Host Spotlight: an opportunity to shine a light on our wonderful radio hosts and wider community, be it a new music release, a brand new music residency or simply to champion them as an individual.
This time, we chat with Traversal host, Daniel Page! Exploring the intersection between AI and music, both through his studies and his radio show, we find out more about how Daniel first got into music, his interest in non-conventional techniques of sound production and more…
Hey Daniel! How did you first get into music?
Hello! I initially started to take an interest in music at the age of nine or ten. My dad would play dub and post-punk on car journeys and make mention of his favourite records and artists, recalling stories of memorable gigs and record finds in his youth. I didn’t really have the capacity or vocabulary to articulate what I liked about those sounds, I just connected with them (and I still mostly fail to adequately describe why I enjoy music now).
How did/do your studies influence your musical tastes and radio show?
I knew early on in my university studies that I wanted to explore the intersection between AI and music; there are a number of noteworthy examples of algorithmic techniques used to generate musical forms, though the works of Iannis Xenakis are often cited as some of the earliest examples. So when my final year rolled around, I was excited to build on my interest and dive into the subject by creating software that could generate music using fractal methods.
Having spent time exploring the topic and with a longstanding interest in experimentalism in music in mind, I proposed the idea of the show to showcase what I’d found, and to have an opportunity to discover and highlight others within the field.
What is it that draws you in particular towards avant-garde and experimental music?
Aside from an interest in building on my academic experience with experimental approaches to music creation, I’ve long been a fan of non-conventional techniques and the notion of sound production through non-standard means.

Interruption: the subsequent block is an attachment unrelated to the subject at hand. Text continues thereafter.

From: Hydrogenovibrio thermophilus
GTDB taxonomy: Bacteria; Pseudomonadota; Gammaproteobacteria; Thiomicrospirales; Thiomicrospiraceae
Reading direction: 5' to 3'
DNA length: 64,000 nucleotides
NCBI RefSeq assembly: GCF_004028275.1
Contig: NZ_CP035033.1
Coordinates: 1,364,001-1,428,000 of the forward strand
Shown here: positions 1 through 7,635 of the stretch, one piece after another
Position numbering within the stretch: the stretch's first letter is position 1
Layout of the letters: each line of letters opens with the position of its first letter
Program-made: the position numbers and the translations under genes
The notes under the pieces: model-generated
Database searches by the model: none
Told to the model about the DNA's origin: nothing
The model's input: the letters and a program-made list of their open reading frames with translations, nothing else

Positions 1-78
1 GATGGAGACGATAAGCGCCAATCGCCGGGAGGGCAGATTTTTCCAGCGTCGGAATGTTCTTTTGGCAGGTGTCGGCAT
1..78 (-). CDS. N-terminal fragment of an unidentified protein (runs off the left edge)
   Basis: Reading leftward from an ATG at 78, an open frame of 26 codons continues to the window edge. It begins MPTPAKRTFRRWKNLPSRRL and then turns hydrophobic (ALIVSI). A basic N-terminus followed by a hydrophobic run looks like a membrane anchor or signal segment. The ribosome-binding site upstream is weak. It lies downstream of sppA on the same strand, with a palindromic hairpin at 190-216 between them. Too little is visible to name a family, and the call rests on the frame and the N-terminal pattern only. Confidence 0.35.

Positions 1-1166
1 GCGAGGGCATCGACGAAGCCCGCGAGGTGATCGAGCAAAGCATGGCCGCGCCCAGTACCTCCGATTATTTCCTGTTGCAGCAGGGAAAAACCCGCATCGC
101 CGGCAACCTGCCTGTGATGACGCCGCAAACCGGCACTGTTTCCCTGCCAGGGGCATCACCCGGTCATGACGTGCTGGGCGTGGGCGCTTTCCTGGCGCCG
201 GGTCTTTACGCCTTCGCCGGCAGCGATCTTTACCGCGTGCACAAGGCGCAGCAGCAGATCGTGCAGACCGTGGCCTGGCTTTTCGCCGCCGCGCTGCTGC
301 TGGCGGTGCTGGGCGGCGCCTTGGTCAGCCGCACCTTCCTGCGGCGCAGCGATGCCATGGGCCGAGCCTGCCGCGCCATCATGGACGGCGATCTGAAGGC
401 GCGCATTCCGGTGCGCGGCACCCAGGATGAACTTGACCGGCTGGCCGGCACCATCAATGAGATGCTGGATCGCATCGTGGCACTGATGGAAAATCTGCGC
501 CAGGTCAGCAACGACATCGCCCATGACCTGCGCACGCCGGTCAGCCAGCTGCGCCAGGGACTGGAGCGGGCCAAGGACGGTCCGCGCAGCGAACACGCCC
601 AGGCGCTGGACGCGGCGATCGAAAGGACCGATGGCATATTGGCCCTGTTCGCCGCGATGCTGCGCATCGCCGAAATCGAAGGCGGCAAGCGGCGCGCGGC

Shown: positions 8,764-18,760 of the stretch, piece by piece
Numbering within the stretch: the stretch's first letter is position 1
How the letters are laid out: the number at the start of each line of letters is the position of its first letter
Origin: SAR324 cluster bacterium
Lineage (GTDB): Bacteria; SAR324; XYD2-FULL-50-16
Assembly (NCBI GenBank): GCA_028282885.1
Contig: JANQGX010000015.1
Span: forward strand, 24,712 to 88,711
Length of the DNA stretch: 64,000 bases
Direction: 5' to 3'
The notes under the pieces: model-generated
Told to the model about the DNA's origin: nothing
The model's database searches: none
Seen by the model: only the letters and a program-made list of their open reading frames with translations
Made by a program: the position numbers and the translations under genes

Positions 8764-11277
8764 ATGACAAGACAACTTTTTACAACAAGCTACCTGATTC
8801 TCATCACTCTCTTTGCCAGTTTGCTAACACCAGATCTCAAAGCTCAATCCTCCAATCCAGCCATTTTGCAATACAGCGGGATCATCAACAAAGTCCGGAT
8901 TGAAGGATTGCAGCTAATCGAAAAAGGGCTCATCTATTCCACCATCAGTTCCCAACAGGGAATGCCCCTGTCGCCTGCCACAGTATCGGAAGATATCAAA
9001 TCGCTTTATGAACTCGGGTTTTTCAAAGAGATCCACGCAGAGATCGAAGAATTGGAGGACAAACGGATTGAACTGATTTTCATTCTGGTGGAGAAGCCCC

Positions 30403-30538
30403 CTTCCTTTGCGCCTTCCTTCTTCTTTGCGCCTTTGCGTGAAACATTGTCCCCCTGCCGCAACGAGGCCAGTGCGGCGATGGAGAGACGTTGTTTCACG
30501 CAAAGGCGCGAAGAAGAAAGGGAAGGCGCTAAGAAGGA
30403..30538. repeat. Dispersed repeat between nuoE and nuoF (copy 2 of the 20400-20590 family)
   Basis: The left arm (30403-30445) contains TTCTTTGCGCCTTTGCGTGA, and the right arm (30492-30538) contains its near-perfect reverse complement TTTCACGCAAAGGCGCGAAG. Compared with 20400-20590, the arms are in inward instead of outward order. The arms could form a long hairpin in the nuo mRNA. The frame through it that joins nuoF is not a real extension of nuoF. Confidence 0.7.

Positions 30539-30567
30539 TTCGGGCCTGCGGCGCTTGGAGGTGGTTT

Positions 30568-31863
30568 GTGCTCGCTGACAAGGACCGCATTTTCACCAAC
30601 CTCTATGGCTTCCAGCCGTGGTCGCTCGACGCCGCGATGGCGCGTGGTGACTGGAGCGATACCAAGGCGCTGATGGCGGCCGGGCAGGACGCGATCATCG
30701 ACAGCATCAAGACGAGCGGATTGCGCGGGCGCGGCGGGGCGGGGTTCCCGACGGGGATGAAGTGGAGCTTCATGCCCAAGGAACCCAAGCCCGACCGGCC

Whether it’s a field recording designed and set up to capture environments and spaces, or the repurposing of items and equipment to facilitate sound creation, I enjoy how deeply affecting and powerful the output can be – how much it can serve to connect the listener to a physical or imaginary place, to an emotional state or to an idea.
Do you collect your own field recordings and if so, how do you usually go about this?
While I don’t regularly get out and create field recordings myself, it’s certainly a discipline I’ve a huge interest in exploring. In the past I’ve felt compelled to capture the sounds and environments around me – which usually results in a low-fidelity phone recording – but I’m currently exploring a few options to start capturing sounds in a more usable way moving forward.
What was the last record/tune you bought?
‘Sinisen ruusun tapaus’ by Cucina Povera.
If you could listen to one album on repeat for the rest of your life, what would it be?
Tough one! I think I might go for William Basinski’s ‘Watermusic’. It’s meditative and gloriously washes over the listener, yet it’s still full of depth and subtlety. Robert Turman’s ‘Flux’ is worth a listen too.
What else do you have planned for 2022?
The primary plan is to continue journeying through Europe and further afield – and to start creating field recordings! Aside from that, discovering new music! Hit me up if you have any recommendations 🙂
Join Daniel for the next edition of ‘Traversal’ on MDR this Wednesday (25th) at 3pm and in the meantime, listen back to his latest show below:
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